'Scott Pilgrim': Taking On The World, An Ex At A Time

Michael Cera, Mary Elizabeth Winstead

hide captionArresting Developments: Michael Cera plays Scott Pilgrim, a down-and-out bass player who falls hard for the mysterious, magnetic Ramona Flowers (Mary Elizabeth Winstead) — and then has to fight for her.

Double Negative/Universal Pictures

Scott Pilgrim
vs. the World

  • Director: Edgar Wright
  • Genre: Action/Adventure
  • Running Time: 112 minutes
PG-13 for stylized violence, sexual content, language and drug references.

With: Michael Cera, Mary Elizabeth Winstead, Kieran Culkin, Chris Evans

In the films of British director Edgar Wright, there's a fluid connection between real life and the trashiest pop culture. His Shaun of the Dead was a zombie rehash — but Wright used all those borrowed tropes to satirize provincial English complacency in a way that had never been done.

Now, in the comedy Scott Pilgrim vs. the World, Wright uses a series of graphic novels by Bryan Lee O'Malley as a springboard for showing how rock-'n'-roll and video games fuel the most outrageous fantasies — even in the most mundane places.

O'Malley's Scott Pilgrim centers on a 20-something down-and-out Toronto bass player, played onscreen by Michael Cera. Most of the time, Scott shares a mattress in a crummy one-room dive with a gay friend played with sly understatement by Kieran Culkin, and he dates a high-school girl named Knives Chau, played by the buoyant Ellen Wong. Then he falls for Mary Elizabeth Winstead's magenta-haired punk Rollerblader Ramona Flowers — and learns that he might soon be besieged by her jealous exes.

"If we're going to date, you may have to defeat my Seven Evil Exes," she explains as the two sit together on a bus.

"You have seven evil ex-boyfriends?" asks Scott.

"Seven Evil Exes — yes," she says.

"And I have to fight —?"

"Defeat," she interjects.

"Defeat your Seven Evil Exes if we're going to continue to date?" he asks.

"Pretty much," she says.

That mix of the deadpan and the outlandish is Scott Pilgrim vs. the World at its best. Seven Evil Exes? Well, yes. They appear, one by one (and occasionally by twos), in the rock clubs where Scott and his band are playing — and suddenly, with no explanation, Scott transforms into a superhero, a flying, kung-fu fighting, rock-'n'-roll warrior. People blast one another with death rays and fling one another through walls. And in several scenes, the screen splits horizontally: Scott rockets from right to left on top while his adversary barrels from left to right below. Crazy as all this is, there's a level on which it does connect with Scott's emotional reality, with the feeling of transcendence he has onstage playing bass — a bass that here throws bolts at the sky.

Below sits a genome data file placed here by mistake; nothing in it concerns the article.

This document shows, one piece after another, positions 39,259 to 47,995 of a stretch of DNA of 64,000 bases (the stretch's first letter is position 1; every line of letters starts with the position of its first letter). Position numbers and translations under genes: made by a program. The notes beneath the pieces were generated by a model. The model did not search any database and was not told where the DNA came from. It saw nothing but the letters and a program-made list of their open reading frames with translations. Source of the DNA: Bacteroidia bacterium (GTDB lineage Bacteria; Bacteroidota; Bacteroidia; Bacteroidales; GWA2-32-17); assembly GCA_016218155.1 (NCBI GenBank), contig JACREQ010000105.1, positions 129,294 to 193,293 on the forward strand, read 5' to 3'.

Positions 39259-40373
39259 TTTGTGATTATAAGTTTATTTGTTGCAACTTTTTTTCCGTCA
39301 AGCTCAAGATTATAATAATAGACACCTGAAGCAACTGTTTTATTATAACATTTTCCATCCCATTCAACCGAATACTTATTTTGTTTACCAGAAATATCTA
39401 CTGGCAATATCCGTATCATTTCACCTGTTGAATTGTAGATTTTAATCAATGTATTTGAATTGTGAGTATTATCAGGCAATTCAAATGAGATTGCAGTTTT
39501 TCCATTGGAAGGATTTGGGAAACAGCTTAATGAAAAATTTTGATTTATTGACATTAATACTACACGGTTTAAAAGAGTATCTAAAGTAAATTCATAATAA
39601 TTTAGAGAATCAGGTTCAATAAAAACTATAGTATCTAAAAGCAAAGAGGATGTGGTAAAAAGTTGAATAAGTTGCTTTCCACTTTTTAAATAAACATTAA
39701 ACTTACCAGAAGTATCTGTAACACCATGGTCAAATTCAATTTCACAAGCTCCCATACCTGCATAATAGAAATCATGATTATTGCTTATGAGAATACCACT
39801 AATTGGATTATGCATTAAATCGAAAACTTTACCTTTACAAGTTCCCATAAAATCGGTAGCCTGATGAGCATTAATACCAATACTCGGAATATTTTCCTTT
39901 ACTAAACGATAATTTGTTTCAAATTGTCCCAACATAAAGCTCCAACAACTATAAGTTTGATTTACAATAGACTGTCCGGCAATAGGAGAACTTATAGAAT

Jason Schwartzman, Mary Elizabeth Winstead i i

hide captionThe Ex Factor: Jason Schwartzman (left) plays Gideon Gordon Graves, the mastermind behind the League of Evil Exes that bedevils Scott Pilgrim.

Double Negative/Universal Pictures
Jason Schwartzman, Mary Elizabeth Winstead

The Ex Factor: Jason Schwartzman (left) plays Gideon Gordon Graves, the mastermind behind the League of Evil Exes that bedevils Scott Pilgrim.

Double Negative/Universal Pictures

At first, the crazy-quilt inventiveness of Wright's movie is elating. It has a look all its own, part comic-book panel, part arcade video-game screen — from the era of Pac-Man and Space Invaders. Even the Universal pictures logo is rendered as a crude arcade-game graphic. "Fun facts" and character IDs pop up. When Scott and Ramona smooch, pink hearts float out of the screen.

Scott Pilgrim vs. the World could have been among the coolest movies ever made. But it runs down. The parade of super-villain exes — among them Chris Evans, Brandon Routh and Jason Schwartzman (as their evil overlord) — is like a forced march; I felt I'd had my fill of the fights when there were still five exes to go.

But the biggest problem is, alas, Scott Pilgrim. Cera dials down his patented high-pitched hysteria, but our superhero is still a super-cipher. That might work if the disjunction between his wishy-washyness and his powers were played for satire. But it's just a disjunction. He doesn't earn those powers — and he certainly doesn't earn the dishy Ramona, who inspires the film's most lyrical sight gag when she heads off into the night and the snow glows and melts under her Rollerblades.

Director Edgar Wright has done thrilling work, but he can't find here the connection between life and pop that he found in his other films. Scott Pilgrim doesn't seem lit from within. He's a superhero for dim bulbs.



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